Abstract

    BACKGROUND: People with inflammatory bowel disease (IBD) including ulcerative colitis are at risk for colorectal cancer. Despite available effective drugs used to treat IBD, many patients fail or lose response over time with some displaying drug-induced adverse events. Saffron (Crocus sativus) has been reported to have anti-inflammatory properties. Its protective role in IBD has not been explored extensively.AIM: To establish whether saffron treatment alleviates inflammation in experimental colitis.METHODS: Colitis was induced in C57BL/6 mice with 3% DSS and treated with either saffron doses (7.5, 15, 20, 25mg/kg body weight) or vehicle through daily gavage. On day 11, mice were euthanized and analyzed for gross and microscopic inflammation. Distal colon segments were collected for mRNA and protein expression of HO-1 protein and GPX2, (the downstream targets of NRF-2). Nrf-2 translocation from cytosol to nucleus was confirmed by immunofluorescence, and further Nrf-2 protein expression in nuclear and cytosolic fraction of colon was analyzed by immunoblot. Immune cells were isolated from the lamina propria of mouse colon for flow cytometry-based immunophenotyping. Colitis was also induced in C57BL/6 Ahr knockout and wild type mice to explore the involvement of Ahr-dependent pathways in saffron's protective effect(s). The therapeutic effect of saffron was further validated in another TNBS model of colitis.RESULTS: Saffron 20mg/kg body weightshowed improved colon gross and histology features and led to better body weight, colon length, histology score, and reduced disease activity index (DAI). Saffron significantly decreased pro-inflammatory macrophages (M1), while increasing anti-inflammatory macrophages (M2) and IL10+dendritic cells. Saffron treatment also enhanced CD3+T and CD3+CD8+T cells followed by increase in different CD3+CD4+T cells subsets like CD25+T cells, FoxP3+CD25+regulatory T cells, and CD4+FOXP3+CD25-regulatory T cells. Immunoblot analysis showed a significant increase in HO-1/GPX2 protein expression. With saffron treatment, Nrf-2 translocation into nucleus from cytosol also supports the involvement of Nrf-2 and its downstream targets in the protective effect of saffron. Further, we demonstrated that saffron in part exert anti-inflammatory effect through activation of aryl hydrocarbon receptor (AhR)-nuclear factor erythroid 2-related factor 2 (Nrf2)-dependent pathways.CONCLUSION: These data demonstrate saffron's therapeutic potential and its protective role in part via Ahr/Nrf-2 pathways and regulatory innate and adaptive immune cells.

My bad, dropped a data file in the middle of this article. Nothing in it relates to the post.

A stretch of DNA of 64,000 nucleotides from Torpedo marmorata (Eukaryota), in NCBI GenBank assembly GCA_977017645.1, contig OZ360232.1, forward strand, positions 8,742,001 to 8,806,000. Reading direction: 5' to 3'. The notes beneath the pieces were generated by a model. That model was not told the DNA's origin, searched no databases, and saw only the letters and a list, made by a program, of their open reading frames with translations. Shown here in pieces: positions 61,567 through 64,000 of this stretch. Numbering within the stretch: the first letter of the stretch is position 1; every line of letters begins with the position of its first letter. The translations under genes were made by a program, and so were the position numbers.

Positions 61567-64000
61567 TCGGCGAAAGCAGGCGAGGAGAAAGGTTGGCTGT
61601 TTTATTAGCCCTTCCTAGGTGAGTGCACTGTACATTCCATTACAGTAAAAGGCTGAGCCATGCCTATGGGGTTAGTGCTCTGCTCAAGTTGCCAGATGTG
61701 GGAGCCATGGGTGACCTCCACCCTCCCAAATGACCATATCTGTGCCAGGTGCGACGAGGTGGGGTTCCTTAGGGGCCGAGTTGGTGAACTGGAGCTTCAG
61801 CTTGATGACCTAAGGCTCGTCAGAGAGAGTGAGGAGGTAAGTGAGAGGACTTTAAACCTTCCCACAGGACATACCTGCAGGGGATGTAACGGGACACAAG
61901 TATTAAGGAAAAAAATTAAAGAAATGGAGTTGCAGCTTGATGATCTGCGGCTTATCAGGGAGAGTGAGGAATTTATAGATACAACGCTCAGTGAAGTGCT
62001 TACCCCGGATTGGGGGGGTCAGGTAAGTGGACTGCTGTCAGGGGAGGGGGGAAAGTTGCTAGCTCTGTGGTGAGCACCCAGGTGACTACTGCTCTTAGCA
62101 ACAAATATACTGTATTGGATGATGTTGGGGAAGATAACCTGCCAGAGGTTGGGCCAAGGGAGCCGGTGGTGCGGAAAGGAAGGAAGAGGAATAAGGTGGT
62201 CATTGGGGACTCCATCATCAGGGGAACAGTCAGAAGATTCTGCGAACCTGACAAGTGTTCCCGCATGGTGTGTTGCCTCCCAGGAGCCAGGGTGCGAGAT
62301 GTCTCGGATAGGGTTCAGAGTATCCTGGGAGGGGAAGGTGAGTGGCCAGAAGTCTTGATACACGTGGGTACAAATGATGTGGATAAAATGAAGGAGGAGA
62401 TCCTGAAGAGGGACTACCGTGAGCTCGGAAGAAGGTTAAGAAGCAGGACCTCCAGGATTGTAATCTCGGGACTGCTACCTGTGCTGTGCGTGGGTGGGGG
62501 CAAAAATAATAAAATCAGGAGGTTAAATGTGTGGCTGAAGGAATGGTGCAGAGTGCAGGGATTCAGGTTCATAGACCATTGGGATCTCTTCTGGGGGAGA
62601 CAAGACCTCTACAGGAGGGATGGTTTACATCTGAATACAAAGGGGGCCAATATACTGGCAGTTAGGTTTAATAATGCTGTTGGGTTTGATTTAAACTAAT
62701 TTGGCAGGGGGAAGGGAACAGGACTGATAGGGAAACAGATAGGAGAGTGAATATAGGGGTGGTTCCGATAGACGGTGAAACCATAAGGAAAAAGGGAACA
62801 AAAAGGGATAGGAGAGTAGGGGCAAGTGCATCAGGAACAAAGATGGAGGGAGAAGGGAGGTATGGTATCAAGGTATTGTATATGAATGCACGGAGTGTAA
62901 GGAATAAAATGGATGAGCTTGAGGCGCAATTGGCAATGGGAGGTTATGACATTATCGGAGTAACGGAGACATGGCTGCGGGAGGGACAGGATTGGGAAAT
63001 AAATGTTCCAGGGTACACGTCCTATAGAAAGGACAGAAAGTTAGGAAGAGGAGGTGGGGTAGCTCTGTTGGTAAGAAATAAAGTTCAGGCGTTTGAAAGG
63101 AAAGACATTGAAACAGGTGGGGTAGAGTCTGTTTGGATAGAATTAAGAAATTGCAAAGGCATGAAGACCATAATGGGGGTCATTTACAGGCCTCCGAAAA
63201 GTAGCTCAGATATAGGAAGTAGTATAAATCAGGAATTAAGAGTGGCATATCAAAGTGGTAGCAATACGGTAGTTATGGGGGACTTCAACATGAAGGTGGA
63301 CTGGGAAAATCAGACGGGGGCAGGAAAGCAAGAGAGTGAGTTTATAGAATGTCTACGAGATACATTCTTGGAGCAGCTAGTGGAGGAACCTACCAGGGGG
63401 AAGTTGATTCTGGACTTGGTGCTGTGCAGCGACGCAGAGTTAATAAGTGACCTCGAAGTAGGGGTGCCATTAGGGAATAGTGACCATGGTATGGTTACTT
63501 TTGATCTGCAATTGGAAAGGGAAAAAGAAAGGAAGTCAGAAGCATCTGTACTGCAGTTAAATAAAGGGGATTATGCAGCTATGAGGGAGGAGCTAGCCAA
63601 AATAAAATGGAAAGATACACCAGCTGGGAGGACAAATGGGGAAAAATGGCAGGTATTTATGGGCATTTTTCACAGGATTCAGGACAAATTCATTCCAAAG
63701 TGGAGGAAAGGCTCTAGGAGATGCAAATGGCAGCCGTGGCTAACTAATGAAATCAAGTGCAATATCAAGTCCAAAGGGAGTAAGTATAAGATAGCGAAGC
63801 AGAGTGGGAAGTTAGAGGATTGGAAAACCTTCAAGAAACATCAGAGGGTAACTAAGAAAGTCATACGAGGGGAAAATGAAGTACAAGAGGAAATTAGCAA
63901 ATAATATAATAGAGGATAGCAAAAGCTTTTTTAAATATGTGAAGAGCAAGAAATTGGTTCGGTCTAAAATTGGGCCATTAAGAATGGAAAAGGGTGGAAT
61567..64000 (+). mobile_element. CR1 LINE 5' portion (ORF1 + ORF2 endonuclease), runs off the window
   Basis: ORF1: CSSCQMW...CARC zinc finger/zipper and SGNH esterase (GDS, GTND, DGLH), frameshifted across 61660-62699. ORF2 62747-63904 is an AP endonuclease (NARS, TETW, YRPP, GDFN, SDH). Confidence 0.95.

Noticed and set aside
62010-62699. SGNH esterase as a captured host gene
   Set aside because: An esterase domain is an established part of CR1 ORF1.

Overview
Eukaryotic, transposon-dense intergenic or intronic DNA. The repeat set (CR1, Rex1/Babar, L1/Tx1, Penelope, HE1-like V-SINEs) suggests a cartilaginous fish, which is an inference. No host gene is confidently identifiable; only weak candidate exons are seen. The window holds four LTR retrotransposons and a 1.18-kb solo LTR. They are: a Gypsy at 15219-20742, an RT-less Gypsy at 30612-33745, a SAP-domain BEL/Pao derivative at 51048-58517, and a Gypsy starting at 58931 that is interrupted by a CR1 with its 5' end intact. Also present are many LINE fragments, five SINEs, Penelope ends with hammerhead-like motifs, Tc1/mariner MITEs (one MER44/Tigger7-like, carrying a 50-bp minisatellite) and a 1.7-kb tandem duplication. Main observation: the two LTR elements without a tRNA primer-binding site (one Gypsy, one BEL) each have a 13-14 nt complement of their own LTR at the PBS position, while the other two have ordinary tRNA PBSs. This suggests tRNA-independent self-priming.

View details for DOI 10.1007/s10620-021-07163-3

    View details for PubMedID 34275090

  • CYTOKINE PROFILE ELEVATIONS ON ADMISSION CAN DETERMINE RISKS OF SEVERE ACUTE PANCREATITIS IN CHILDREN. The Journal of pediatrics Farrell, P. R., Jones, E. K., Hornung, L., Thompson, T., Patel, J., Lin, T. K., Nathan, J. D., Vitale, D. S., Habtezion, A., Abu-El-Haija, M. 2021

    Abstract

    OBJECTIVES: To utilize a Luminex platform to examine multiple cytokines simultaneously as well as clinical laboratory testing in order to identify markers that predict acute pancreatitis (AP) severity in the pediatric population on admission.STUDY DESIGN: Patients (<19 years) prospectively enrolled over a 4-year period in a single institution AP database were included in separate derivation and validation cohorts. Plasma samples were obtained within 48 hours of admission and stored for analysis. Samples from mild AP and SAP (moderately severe and severe combined) were analyzed using Luminex panels and C-Reactive Protein (CRP) testing.RESULTS: The derivation cohort examined 62 cytokines in 66 subject samples (20 control, 36 mild AP, 10 SAP) and identified interleukin 6 (IL-6) [P = .02] and monocyte chemotactic protein-1 (MCP-1) [p=0.02] as cytokines that were differentially expressed between mild and SAP. Our validation cohort analyzed 76 cytokines between 10 controls, 19 mild AP and 6 SAP subjects. IL-6 (p=0.02) and MCP-1 (p=0.007) were again found to differentiate mild AP from SAP. CRP values were obtained from 53 of the subjects, revealing a strong association between elevated CRP values and progression to severe disease (P<0.0001).CONCLUSION: This study identified and validated IL-6 and MCP-1 as predictors of SAP using 2 distinct cohorts, and showed that CRP elevation is a marker of progression to SAP. These biomarkers have not been extensively studied in the pediatric AP population. Our data allows for risk-stratification of AP patients, and represent novel insight into the immunologic response in SAP.

    View details for DOI 10.1016/j.jpeds.2021.07.015

    View details for PubMedID 34273357

  • Preventive effects of saffron in a colitis mouse model. Banskota, S., Khan, W., Singh, G., Habtezion, A., Brim, H., Ashktorab, H. AMER ASSOC CANCER RESEARCH. 2021